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Photo Courtesy NASA

In addition to some large celestial bodies such as planets, dwarf planets, moons, asteroids and comets, our solar system also contains countless meteoroids and dust. When these small bodies enter the Earth's atmosphere at high speed, visible light will be emitted by air molecules being heated, forming what we called a meteor or shooting star. There are many meteoroids falling towards the Earth every day but most of them are too dim to be seen. We can only observe them in a dark area.

Since modern technology is still not capable of detecting meteoroids, meteor observation is almost a random attempt. Meteors often appear as sporadic lonely streaks that traverse somewhat random paths in the sky. However, there are some certain dates throughout the year where meteors appear more frequently and regularly. We call this repeatable meteor phenomenon as a "meteor shower".

When the Earth meets the meteoroids left behind by a comet (some meteor showers have a parent of other celestial bodies but not comet) in the solar system, a meteor shower occurs. Comets are mostly composed of ice. They travel in the solar system periodically at very high speed. As they approach the Sun, the thermal radiation of the Sun peels off their surface materials, leaving a tremendous amount of meteoroids in their orbits. Therefore, multiple meteor streams are formed across the solar system. When the Earth encounters one of these streams, thousands of the meteoroids dash into the Earth's atmosphere, causing a meteor shower. Since the meteoroids share almost the same orbit with their parent comets, when they enter the Earth as meteors, they will originate from a certain point in the sky known as the "radiant". A meteor shower has a unique parent comet (but some comets can cause two meteor showers). It is named according to the constellation where the radiant of the meteor shower is located. For example, when the radiant sits at the constellation Perseus, we call the corresponding meteor shower event as the Perseid meteor shower.

The number of meteors of a meteor shower event is related to the number of meteoroids left by its parent comet. Meteoroids can be refilled when a comet is returned every time, but since comets have different lifespans, and the meteor stream can be perturbed by the gravitational force of the planets (especially Jupiter), it is difficult to predict how a meteor stream will behave when the Earth  comes across it. Thankfully, after years of observation, astronomers are able to understand the characteristics of the major streams, thereby making reasonable predictions. For instance, there were several Leonid meteor showers known in the history that happened to be separated by 33 years, such as November 1833, November 1966 and November 1998 (including 1999 and 2001 too). This is due to the fact that its parent comet 55P/Tempel-Tuttle has an orbital period of 33 years. Therefore, it is anticipated that the next large-scale Leonid meteor shower will occur again near 2032, but the number of meteors in other years will be minimal.

 

The term zenithal hourly rate (ZHR) is used by astronomers to describe the activity of a meteor shower. It is the extrapolated hourly rate of meteors observable in an extremely dark and wide sky with the radiant located at the zenith. As the peaks of some meteor showers are very short, observers sometimes extrapolate the number of meteors observed in ten and a few minutes to an hourly number proportionally. Therefore, the zenithal hourly rate cannot be regarded as the actual number of meteors visible in an hour. Yet, it can be used as a meaningful comparison between the activities of different meteor showers. For example, there are three major meteor showers every year, namely the Quadrantid meteor shower, the Perseid meteor shower and the Gemini meteor shower, which have the maximum ZHRs reaching 100 or even higher. Meanwhile, the maximum ZHRs of some weak meteor showers can be as low as some single digits.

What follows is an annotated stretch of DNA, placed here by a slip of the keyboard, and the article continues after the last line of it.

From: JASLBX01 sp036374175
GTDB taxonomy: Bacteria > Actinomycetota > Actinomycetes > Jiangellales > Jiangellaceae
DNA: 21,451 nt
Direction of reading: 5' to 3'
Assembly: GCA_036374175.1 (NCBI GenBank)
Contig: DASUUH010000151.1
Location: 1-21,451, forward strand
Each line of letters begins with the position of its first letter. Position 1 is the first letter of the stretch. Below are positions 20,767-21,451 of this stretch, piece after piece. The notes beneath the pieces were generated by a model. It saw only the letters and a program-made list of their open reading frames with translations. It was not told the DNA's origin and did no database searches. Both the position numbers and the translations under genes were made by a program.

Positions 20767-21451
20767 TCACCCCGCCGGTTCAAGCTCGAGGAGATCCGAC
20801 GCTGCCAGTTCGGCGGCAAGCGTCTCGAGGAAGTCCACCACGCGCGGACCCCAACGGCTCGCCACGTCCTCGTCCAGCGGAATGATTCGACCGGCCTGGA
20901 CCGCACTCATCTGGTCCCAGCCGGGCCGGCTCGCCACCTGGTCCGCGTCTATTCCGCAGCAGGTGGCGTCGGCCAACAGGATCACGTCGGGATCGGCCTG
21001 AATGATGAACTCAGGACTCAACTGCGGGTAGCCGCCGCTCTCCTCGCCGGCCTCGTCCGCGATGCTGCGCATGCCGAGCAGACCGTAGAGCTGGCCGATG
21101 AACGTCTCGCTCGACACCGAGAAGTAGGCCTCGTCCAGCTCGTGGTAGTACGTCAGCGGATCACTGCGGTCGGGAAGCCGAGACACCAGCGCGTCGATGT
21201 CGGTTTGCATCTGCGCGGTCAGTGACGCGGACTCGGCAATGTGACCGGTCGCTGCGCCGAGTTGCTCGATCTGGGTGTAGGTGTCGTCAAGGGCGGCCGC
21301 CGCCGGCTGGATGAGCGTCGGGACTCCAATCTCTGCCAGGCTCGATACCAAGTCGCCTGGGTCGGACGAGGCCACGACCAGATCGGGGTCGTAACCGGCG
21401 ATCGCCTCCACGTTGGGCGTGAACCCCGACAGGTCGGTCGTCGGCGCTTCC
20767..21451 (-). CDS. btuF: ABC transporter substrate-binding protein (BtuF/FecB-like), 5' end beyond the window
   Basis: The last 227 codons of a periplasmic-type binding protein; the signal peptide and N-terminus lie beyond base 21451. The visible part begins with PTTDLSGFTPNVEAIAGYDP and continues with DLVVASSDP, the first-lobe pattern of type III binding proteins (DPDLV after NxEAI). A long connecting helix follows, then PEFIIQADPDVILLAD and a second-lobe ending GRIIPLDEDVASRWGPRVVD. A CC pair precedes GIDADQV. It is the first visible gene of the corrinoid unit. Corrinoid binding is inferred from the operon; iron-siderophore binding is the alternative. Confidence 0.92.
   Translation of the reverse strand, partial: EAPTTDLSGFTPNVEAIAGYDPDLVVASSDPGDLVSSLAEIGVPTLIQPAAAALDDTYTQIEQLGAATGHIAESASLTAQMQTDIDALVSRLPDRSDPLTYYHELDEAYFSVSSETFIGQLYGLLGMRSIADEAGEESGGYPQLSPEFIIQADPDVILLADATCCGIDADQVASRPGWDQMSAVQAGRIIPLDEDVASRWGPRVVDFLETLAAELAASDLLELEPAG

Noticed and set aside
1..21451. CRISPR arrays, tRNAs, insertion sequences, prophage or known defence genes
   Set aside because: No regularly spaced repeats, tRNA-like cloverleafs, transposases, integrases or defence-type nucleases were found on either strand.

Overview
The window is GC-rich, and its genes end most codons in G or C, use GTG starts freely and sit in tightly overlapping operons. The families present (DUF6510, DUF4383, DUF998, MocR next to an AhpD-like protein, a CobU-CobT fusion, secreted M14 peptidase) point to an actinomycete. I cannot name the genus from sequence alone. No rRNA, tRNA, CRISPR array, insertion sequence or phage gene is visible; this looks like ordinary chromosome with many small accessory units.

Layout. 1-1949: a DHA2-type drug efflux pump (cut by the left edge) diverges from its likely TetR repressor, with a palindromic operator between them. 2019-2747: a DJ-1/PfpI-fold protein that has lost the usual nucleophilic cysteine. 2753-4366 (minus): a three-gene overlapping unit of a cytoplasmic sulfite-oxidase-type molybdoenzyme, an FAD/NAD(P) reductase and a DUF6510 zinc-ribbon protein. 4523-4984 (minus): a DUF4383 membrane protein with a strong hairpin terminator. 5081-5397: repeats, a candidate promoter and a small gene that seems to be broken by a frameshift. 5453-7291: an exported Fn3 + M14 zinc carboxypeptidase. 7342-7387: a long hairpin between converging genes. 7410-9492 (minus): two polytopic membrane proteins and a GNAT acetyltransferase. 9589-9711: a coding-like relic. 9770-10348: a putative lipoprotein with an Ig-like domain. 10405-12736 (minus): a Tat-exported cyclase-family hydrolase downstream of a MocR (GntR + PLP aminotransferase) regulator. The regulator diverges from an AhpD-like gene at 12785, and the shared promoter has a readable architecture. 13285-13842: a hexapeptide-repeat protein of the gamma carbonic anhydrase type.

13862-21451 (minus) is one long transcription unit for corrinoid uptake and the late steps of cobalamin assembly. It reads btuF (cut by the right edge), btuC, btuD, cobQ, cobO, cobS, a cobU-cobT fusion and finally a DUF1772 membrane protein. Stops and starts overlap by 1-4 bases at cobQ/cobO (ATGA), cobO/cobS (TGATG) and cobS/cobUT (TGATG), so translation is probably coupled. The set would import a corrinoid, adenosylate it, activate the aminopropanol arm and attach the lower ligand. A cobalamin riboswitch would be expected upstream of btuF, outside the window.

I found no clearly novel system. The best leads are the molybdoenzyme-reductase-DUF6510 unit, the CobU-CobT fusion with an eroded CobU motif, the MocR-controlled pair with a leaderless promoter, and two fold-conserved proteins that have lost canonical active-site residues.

Shower Activity
(D/M-D/M)
Peak
(HKT-D/M)
Zenith Hour Rate
(ZHR)
Suggested Observation Period Local Observation Condition*
Quadrantids 28/12 - 12/1 4/1, 04:40 120 4/1, 01:00 – 06:00 Excellent
Lyrids 14/4 - 30/4 23/4, 03:00 18 22/4, 21:30 – 23/4, 01:00 Fair
η-Aquariids 19/4 – 28/5 6/5, 16:00 50 7/5, 02:00 – 04:45 Fair
Southern δ-Aquariids 12/7 – 23/8 30/7 25 30/7, 21:00 – 31/7 05:00 Favourable
Perseids 17/7 - 24/8 13/8 100 Poor
Orionids 2/10 - 7/11 21/10 20 21/10, 22:30 – 22/10, 04:00 Favourable
Leonids 6/11 - 30/11 18/11, 07:00 10 19/11, 00:00 – 02:00 Unfavourable
Geminids 4/12 - 17/12 14/12, 21:00 150 14/12, 19:30 – 23:00 Unfavourable

Source of data: International Meteor Organization

* Local Observation Condition is divided into five levels, which are "Poor", "Unfavourable", "Fair", "Favourable" and "Excellent". The observation condition is mainly affected by moonlight and the position of radiant:

Moonlight: Bright moonlight can obscure the relatively dim meteors. Since the number of faint meteors is much larger than that of the bright ones during a meteor shower event, the observation condition will become more unfavourable when the peak is closer to the day of the full moon.

Position of radiant: Radiant refers to the point in the sky where the meteors appear to originate, but it is not necessary for the meteors to start appearing from that point. When the radiant is near the horizon, many meteors will appear below the horizon where we cannot see. When the radiant rises to a higher position, we will be more likely to see the meteors that share the same origin and appear in any direction. Just like sunrise and sunset, the position of the radiant depends on the Earth's rotation. The radiant of some meteor shower events cannot reach the zenith at night, making it less favourable for observation.

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